Local leaders have long complained that because three-quarters of Crawford County is owned by the state or federal governments, industrial and commercial businesses can not expand. Since the mid-1990s, the DNR, Crawford County industrial executives, and local government leaders have been working on a "growth management plan" to concentrate industrial and commercial development near Grayling on state-owned property. The proposed sale of state-land, say proponents, complies with the goals of a 1997 land use master plan approved by the City of Grayling and Grayling Township.

But the issue I am placing before you today is not whether the goals of a select group of community leaders and Department officials are being met, it is instead the singular importance of the proposal itself and its ramifications for public lands management.

The reason is that the DNR is justifying the sale in large part on the usefulness of public lands for "managing growth." This concept, as a formal goal of public lands policy, is entirely new. It should be considered and treated by this Commission and the Department with the respect that it deserves. In introducing the idea that public lands can serve as a "growth management" tool, the Department is proceeding down a new path that is critical to the economy, culture, environment, and quality of life throughout the state in the 21st century, and especially in northern Michigan.

The Michigan Land Use Institute welcomes this discussion about such a new use for public lands. It is just the sort of far-reaching policy innovation that state government and the Department needs to pursue to respond to new conditions, especially how to manage growth around the fast-growing communities in northern Michigan.

Though we oppose the sale of 1,850 acres of public land, in large part because our board, staff, and members are convinced it will accelerate sprawl rather than manage it, the Institute certainly applauds the Department for introducing the concept of deploying public lands for managing growth. It is an idea that has genuine and sweeping implications for the state’s proper role to help tame sprawl.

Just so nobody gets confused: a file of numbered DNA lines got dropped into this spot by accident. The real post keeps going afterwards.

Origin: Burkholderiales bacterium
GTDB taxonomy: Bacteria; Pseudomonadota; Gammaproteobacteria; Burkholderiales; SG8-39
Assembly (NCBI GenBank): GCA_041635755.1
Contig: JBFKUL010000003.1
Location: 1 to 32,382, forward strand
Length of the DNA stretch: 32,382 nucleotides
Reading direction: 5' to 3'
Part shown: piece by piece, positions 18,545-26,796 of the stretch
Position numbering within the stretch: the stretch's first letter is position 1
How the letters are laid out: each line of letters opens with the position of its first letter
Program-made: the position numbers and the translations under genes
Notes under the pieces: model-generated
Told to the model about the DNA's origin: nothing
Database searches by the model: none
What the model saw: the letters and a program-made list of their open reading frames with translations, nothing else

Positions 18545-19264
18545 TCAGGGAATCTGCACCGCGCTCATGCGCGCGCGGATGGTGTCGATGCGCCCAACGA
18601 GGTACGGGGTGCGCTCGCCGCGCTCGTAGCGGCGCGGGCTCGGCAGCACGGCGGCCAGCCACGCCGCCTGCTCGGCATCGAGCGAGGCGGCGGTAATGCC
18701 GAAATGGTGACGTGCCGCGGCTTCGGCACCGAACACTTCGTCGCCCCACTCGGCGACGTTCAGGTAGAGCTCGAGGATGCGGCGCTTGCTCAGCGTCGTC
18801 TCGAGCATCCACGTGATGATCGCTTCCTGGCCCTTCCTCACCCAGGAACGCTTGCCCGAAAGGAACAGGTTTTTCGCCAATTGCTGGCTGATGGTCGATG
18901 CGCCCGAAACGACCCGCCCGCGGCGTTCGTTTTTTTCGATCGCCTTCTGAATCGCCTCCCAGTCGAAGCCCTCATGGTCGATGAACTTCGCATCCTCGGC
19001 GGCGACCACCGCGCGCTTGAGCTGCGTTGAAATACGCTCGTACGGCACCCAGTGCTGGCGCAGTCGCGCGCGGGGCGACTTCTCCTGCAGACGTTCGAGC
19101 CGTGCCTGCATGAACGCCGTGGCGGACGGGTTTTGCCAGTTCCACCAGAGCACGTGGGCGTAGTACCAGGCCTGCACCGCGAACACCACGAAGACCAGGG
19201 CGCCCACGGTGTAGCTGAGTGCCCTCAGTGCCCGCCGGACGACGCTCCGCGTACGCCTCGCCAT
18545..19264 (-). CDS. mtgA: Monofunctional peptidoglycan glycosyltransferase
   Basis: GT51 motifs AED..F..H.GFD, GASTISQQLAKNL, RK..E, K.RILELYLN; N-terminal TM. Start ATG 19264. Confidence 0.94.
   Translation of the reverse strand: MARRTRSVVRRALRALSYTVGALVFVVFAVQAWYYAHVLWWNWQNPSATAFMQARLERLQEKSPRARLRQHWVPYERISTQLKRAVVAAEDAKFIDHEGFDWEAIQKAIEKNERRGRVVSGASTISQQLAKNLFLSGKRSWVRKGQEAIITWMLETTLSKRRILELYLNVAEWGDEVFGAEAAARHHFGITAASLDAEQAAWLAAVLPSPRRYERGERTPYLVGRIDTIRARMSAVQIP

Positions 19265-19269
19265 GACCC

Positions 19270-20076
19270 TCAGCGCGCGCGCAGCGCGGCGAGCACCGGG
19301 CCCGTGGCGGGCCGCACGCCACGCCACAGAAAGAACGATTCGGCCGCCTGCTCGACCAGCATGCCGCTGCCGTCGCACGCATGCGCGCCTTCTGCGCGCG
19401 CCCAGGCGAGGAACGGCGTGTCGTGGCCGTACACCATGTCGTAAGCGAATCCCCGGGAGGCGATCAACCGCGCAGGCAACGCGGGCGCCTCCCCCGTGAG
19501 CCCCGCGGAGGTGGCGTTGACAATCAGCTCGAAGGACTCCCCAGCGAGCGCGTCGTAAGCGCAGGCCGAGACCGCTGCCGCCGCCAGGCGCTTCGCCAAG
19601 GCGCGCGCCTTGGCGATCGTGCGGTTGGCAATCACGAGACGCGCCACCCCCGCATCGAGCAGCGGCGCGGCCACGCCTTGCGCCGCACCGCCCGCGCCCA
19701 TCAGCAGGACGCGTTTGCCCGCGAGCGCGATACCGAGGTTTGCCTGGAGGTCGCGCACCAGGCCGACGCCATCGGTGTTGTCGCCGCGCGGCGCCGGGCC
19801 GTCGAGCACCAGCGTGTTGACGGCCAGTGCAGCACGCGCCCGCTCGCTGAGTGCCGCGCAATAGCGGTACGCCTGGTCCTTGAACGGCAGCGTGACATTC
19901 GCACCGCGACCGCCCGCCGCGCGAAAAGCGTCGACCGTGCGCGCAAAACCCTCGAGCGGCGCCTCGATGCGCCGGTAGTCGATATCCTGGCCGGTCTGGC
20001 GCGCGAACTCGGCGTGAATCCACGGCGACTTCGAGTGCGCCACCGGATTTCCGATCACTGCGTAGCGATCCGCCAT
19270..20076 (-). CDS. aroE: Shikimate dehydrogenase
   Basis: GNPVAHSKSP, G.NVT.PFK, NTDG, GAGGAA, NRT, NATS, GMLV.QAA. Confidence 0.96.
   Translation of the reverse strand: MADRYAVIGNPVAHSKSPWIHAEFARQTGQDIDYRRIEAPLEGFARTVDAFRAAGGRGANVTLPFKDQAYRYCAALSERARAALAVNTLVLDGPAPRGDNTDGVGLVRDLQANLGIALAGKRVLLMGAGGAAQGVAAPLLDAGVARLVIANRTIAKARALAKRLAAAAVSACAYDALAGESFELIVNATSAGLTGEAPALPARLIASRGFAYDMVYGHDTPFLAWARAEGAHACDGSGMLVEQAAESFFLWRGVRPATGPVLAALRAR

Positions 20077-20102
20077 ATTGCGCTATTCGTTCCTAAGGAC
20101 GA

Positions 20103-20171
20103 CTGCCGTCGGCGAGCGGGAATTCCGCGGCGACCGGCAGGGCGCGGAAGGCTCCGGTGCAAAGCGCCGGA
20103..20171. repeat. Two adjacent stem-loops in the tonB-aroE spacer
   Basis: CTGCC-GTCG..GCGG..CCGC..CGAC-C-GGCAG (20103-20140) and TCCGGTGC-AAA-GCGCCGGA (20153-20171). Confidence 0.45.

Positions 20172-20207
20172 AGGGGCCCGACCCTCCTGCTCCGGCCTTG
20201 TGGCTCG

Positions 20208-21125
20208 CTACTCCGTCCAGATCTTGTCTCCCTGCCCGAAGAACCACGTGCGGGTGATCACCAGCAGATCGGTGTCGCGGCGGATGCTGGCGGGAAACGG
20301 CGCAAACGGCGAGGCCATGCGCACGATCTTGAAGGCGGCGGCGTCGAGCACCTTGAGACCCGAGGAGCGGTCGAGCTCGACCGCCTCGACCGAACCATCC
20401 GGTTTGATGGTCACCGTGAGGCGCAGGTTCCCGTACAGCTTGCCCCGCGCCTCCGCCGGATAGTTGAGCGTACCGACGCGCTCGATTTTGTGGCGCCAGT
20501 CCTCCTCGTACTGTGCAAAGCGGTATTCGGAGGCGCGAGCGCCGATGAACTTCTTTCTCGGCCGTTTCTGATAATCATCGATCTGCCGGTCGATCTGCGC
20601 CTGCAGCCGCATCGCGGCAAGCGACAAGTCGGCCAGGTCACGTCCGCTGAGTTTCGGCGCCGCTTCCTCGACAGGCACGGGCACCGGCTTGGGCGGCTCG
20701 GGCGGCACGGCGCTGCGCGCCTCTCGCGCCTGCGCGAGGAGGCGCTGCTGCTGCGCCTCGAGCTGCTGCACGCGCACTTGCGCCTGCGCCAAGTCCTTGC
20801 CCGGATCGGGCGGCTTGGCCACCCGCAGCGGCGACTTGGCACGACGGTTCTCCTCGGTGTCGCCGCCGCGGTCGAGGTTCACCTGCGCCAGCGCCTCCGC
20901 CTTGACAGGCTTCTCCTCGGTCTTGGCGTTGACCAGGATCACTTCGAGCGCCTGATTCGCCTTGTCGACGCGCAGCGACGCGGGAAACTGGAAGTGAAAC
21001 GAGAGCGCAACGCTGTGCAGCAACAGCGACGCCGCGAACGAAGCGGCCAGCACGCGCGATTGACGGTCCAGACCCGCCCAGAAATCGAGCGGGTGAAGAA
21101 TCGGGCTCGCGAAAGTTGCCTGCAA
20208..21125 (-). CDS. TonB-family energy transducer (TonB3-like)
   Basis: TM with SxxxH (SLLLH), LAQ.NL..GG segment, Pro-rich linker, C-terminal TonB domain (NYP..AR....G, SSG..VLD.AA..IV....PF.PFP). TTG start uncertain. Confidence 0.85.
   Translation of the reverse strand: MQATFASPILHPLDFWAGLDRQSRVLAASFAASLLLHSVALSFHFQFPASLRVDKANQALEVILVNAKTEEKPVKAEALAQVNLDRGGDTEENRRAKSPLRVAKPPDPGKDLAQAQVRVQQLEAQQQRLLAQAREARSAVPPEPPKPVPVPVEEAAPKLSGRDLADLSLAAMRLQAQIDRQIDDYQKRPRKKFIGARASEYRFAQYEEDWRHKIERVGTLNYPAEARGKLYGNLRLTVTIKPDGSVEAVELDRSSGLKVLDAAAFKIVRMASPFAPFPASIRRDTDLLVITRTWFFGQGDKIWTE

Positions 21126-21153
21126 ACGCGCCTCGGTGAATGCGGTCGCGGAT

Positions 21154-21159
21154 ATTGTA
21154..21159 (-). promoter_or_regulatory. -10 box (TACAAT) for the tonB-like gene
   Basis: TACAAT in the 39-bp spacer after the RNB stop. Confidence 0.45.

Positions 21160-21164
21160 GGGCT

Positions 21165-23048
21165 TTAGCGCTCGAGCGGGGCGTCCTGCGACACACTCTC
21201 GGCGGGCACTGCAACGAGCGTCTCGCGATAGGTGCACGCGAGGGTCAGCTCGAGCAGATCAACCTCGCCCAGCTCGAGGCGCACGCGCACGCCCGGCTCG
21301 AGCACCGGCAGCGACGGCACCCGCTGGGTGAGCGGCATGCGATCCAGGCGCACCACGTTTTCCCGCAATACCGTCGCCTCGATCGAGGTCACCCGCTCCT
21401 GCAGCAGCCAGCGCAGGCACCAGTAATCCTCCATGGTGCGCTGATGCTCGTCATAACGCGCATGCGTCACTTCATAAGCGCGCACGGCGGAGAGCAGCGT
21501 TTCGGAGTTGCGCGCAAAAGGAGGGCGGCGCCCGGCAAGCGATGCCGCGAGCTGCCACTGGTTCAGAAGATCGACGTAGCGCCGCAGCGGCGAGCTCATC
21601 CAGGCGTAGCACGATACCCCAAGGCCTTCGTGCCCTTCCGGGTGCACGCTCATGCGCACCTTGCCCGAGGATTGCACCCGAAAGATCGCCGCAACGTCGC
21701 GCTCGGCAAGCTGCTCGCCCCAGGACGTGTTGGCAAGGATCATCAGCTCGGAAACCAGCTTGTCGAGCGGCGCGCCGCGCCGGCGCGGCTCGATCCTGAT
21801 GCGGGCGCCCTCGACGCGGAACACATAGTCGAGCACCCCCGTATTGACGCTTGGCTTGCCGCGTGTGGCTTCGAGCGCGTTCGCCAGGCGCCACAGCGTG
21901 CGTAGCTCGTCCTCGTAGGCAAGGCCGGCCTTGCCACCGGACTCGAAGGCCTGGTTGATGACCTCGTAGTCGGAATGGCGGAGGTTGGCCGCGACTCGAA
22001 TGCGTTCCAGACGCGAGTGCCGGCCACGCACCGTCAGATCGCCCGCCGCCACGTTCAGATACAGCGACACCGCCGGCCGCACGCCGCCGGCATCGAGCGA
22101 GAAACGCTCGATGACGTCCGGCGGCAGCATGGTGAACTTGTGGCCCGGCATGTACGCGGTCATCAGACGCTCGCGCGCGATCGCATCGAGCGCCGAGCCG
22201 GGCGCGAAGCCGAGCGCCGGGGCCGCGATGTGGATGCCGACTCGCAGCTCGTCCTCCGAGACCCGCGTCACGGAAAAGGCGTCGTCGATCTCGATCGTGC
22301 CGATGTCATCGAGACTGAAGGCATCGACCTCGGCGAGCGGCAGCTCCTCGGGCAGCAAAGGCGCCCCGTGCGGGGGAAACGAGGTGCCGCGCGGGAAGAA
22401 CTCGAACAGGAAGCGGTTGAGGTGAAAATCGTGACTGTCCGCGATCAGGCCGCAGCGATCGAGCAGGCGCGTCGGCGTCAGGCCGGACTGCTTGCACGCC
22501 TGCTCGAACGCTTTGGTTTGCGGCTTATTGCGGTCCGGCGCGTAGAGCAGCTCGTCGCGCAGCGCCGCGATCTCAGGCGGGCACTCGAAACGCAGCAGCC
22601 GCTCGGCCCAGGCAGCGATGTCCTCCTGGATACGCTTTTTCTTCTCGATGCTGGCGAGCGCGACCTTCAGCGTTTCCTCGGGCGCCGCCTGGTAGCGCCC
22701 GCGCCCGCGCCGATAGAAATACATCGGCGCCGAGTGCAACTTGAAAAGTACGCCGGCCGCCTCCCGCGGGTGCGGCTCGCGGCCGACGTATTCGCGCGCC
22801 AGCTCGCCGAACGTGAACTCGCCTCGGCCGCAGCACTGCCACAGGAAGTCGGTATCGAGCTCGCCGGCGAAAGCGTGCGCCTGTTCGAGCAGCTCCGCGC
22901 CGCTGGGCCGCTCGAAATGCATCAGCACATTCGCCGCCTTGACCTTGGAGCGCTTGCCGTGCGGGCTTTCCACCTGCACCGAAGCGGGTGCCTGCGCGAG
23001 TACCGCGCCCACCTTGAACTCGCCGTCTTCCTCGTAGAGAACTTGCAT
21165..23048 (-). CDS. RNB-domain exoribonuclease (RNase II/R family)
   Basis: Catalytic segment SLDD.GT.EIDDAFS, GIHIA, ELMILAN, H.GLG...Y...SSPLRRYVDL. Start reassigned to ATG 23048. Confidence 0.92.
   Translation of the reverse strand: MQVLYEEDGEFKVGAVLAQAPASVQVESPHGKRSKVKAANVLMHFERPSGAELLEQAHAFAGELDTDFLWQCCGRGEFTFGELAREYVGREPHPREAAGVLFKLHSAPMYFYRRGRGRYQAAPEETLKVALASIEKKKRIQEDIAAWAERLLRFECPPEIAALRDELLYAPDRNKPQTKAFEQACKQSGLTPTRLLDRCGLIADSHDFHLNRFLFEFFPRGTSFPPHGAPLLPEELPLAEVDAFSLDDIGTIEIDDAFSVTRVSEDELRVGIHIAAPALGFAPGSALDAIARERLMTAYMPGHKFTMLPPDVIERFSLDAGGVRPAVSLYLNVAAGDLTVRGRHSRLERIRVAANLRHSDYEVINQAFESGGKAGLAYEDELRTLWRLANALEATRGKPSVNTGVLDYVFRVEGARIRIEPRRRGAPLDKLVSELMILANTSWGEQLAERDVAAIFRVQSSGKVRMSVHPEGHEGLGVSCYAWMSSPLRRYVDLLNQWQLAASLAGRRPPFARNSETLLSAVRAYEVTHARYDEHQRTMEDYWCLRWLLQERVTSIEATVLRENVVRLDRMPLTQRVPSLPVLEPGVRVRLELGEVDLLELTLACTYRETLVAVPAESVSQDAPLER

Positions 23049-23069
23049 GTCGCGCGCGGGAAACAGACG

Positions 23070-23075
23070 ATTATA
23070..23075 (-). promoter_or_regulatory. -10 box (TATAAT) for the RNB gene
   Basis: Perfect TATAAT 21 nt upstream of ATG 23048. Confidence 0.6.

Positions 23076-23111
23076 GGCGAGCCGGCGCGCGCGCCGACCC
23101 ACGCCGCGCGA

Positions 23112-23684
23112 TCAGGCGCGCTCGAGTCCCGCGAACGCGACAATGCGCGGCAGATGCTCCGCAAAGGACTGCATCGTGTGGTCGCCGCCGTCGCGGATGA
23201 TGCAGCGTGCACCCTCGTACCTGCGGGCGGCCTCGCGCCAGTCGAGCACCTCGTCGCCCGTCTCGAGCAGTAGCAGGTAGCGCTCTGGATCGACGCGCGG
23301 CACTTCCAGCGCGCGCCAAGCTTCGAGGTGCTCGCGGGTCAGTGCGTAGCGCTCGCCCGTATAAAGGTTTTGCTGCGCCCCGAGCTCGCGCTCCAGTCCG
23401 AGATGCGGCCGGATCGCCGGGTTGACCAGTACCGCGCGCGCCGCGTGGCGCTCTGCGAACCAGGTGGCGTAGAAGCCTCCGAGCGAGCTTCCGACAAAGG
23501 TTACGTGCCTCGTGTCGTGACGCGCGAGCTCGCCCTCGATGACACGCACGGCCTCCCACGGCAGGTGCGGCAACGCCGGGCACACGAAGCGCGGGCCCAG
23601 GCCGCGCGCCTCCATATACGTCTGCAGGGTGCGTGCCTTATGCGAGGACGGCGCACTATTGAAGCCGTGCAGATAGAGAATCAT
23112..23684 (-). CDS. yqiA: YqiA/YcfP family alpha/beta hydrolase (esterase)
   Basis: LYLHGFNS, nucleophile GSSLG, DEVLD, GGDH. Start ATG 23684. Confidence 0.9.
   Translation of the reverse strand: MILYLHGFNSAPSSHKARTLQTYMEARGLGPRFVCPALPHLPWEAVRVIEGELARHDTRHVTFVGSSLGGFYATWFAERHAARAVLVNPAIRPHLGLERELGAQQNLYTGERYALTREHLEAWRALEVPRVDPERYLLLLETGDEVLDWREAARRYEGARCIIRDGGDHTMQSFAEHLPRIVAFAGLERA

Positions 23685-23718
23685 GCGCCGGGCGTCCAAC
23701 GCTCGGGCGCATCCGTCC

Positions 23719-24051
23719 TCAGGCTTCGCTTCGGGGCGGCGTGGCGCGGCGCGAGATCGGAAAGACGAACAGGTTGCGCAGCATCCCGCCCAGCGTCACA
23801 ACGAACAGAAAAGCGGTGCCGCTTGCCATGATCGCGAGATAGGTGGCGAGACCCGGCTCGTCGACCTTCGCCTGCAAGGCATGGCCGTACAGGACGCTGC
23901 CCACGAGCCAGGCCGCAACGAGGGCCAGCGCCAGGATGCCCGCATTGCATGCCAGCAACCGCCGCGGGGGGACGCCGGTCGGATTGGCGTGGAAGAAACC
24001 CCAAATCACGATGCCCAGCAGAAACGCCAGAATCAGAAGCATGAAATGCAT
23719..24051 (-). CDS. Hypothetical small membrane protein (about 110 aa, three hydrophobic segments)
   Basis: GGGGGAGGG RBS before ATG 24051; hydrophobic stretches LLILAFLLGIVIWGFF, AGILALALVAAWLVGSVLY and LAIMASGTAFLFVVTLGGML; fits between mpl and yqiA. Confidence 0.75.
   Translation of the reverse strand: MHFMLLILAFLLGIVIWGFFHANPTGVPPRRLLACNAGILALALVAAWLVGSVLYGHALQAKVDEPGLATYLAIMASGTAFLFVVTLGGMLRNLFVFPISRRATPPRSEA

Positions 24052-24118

Yet the magnitude of this proposed policy, the idea that public lands can serve as a growth management tool, demands a more thorough, full-throated, earnest public discussion. Moreover, state law and policy require that such an important new use of state lands is properly the jurisdiction of the legislature, which has historically collaborated with the Department in deciding new policy initiatives of this significance.

Now that the Department and Director Cool have introduced this new use of public lands, it is, in our view, the Commission’s responsibility to see to it that the legislature and the public have ample opportunity to consider the implications. Specifically, the Institute calls on the Commission to invite the Legislature, Department staff, and the public to convene a task force and hold a series of forums designed, at least in part, on answering these pivotal questions: